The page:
{Book Review} The Damnation Game: Clive Barker

The Damnation Game: Clive Barker

Reviewed By Phil Sloman

Last year, our host, Mr Gavin Kendall, offered up a Clive Barker advent asking writers to submit a review of their favourite story from the Books of Blood. (KR: You can read all the wonderful calendar contributions HERE)

I was too slow to raise my hand and all the slots were taken. Yet life has a funny way of offering other pleasures. Gavin asked if I would review another of Clive Barker’s books. “Of course,” I said, perhaps a little too enthusiastically, which gave me the perfect excuse to revisit The Damnation Game.

Now, like many people who were reading horror in the 80s and 90s, I was blown away by the writing of Clive Barker. An impressionable teenager starting my journey into horror, Clive’s concepts and innate ability with language and storytelling simply blew me away. But would I find the same now as a man somewhere in the latter half of his forties and a little bit more world-weary?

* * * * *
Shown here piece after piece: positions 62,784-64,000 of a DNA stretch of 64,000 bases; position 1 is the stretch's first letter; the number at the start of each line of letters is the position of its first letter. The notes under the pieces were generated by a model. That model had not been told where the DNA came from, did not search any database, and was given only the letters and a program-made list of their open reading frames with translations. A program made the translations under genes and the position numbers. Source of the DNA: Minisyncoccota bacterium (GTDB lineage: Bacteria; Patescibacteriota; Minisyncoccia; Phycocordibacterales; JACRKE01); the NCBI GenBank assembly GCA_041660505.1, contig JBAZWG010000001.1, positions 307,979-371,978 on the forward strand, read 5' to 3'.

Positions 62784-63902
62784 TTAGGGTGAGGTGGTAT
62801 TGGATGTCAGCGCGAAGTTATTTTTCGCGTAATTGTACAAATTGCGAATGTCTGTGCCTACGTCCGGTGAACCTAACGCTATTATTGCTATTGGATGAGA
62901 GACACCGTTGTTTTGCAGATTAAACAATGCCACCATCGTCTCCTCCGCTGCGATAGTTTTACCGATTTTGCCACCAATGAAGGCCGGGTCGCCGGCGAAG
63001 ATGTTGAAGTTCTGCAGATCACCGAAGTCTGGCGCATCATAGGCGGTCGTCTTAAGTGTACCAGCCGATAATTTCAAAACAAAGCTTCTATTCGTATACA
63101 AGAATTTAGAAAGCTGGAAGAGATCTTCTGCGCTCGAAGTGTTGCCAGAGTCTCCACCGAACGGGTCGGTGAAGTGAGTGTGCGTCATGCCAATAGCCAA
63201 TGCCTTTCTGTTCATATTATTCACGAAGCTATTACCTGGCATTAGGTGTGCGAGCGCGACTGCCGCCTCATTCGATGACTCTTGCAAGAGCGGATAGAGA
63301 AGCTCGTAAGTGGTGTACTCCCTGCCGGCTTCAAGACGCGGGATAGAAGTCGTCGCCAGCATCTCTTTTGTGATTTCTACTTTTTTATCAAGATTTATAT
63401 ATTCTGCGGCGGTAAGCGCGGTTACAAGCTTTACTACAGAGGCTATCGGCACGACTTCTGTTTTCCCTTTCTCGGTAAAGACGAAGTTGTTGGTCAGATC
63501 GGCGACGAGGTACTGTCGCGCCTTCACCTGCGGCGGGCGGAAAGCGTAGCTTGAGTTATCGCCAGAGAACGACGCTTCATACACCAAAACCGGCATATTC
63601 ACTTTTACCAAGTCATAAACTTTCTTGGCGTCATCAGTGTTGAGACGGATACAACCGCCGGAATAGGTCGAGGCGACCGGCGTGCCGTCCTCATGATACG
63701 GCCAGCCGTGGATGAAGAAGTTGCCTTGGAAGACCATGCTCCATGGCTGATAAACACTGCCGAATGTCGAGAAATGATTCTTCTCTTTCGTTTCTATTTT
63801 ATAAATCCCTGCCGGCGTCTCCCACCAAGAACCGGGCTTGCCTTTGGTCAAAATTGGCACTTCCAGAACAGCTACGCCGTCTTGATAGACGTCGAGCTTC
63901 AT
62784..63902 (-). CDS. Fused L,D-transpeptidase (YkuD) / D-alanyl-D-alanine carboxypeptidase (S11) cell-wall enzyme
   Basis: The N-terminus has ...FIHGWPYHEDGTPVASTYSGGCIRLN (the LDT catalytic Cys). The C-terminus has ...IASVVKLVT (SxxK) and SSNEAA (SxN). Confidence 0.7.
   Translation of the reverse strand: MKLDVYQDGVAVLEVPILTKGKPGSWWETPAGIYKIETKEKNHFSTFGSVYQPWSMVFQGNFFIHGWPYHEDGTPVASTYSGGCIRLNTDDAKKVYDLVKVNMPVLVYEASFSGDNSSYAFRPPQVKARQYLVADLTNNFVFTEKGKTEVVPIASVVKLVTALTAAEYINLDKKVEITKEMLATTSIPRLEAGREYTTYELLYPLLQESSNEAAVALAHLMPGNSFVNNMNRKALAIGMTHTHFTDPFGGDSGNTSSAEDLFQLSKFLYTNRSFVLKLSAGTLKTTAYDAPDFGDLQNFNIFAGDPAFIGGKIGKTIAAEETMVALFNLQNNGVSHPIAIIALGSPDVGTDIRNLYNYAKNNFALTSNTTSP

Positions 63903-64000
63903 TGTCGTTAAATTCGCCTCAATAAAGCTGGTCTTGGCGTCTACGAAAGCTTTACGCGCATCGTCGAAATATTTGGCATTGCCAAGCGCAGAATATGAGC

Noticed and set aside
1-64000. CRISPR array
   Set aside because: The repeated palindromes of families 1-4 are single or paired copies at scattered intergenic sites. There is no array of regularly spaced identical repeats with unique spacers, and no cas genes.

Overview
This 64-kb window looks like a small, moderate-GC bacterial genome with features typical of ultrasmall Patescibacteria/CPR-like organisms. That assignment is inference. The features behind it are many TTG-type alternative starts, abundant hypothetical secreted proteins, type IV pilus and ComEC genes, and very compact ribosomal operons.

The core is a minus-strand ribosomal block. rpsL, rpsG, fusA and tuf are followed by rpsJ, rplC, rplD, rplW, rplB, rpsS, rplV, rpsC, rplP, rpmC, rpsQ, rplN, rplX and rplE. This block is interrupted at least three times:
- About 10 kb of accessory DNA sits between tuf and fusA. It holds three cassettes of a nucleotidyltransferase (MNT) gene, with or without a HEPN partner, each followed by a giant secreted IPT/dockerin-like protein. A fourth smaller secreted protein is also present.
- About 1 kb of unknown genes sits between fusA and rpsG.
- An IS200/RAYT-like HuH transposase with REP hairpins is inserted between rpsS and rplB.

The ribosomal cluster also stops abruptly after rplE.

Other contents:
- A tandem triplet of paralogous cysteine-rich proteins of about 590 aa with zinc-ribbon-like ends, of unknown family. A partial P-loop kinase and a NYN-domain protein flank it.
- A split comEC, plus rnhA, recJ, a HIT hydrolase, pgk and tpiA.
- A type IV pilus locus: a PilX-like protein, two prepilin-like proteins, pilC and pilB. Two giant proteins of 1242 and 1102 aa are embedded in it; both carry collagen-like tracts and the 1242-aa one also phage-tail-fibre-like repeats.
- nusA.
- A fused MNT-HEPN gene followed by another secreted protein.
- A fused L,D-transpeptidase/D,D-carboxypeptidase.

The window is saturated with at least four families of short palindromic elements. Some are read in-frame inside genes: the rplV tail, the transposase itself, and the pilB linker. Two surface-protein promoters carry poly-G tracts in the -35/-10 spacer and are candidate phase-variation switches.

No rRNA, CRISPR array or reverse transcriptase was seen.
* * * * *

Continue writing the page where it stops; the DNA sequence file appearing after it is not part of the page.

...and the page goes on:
The short answer is yes. The Damnation Game is a masterpiece of storytelling, and we can get into the details as we go. However, there is an interesting thing in revisiting a book nearly 30 years on in that I am more sensitive to some of the horrors on display. I’ll explain later.

Let’s get down to the premise.

Marty Strauss is a gambler and convict offered a chance to leave prison to go work as a bodyguard for one Joseph Whitehead, one of the richest men in Europe. Except Joseph dragged himself up from the embers of war many years before with the aid of the mysterious Mamoulian who now wants to claim payment. Whitehead’s chief of staff, Bill Toy, takes Marty under his wing and shows him the workings of the house.

Whitehead’s daughter, 18-year-old Carys, lives within the house, spending most of her time in a drug-addled state, high on gear supplied to her by Toy and paid for with her father’s money. She watches Marty from a distance as he runs within the grounds, curious about this new angel in her home. Curiosity eventually leads to much more.